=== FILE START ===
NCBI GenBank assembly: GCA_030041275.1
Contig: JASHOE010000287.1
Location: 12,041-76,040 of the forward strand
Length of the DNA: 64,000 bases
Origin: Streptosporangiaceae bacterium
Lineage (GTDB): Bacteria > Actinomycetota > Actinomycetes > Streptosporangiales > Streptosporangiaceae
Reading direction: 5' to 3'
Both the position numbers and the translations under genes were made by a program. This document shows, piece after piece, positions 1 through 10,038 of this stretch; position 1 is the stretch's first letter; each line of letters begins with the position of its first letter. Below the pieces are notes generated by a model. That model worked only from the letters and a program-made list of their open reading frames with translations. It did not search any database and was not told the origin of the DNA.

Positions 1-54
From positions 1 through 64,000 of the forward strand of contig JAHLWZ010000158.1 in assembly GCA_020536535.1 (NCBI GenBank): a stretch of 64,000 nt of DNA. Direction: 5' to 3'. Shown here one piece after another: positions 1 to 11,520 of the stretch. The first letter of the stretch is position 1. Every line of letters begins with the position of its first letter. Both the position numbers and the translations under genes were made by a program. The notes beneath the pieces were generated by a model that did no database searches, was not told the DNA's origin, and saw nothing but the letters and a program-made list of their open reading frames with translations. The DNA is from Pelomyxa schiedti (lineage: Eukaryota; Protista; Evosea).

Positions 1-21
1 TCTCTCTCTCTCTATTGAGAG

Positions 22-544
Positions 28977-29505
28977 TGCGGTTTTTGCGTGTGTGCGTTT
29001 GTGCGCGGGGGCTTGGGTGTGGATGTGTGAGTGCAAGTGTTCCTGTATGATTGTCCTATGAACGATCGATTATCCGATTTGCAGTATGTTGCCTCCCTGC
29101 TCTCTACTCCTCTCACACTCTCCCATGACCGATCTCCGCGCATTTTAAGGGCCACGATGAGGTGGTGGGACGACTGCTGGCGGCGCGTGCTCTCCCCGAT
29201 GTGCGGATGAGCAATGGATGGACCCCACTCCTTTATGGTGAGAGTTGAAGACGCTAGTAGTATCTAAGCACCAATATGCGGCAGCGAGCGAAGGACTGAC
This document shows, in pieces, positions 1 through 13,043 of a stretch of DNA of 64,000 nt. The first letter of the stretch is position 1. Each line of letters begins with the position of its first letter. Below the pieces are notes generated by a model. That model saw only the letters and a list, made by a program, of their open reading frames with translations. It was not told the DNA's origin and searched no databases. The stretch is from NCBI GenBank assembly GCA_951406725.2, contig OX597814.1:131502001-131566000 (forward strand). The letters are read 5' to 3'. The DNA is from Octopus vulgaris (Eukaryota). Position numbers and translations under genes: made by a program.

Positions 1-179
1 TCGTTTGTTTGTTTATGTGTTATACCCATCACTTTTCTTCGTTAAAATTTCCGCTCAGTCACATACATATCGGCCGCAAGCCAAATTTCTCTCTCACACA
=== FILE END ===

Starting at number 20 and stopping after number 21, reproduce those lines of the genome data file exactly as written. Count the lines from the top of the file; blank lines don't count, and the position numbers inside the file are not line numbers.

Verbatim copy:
Positions 1-179
1 TCGTTTGTTTGTTTATGTGTTATACCCATCACTTTTCTTCGTTAAAATTTCCGCTCAGTCACATACATATCGGCCGCAAGCCAAATTTCTCTCTCACACA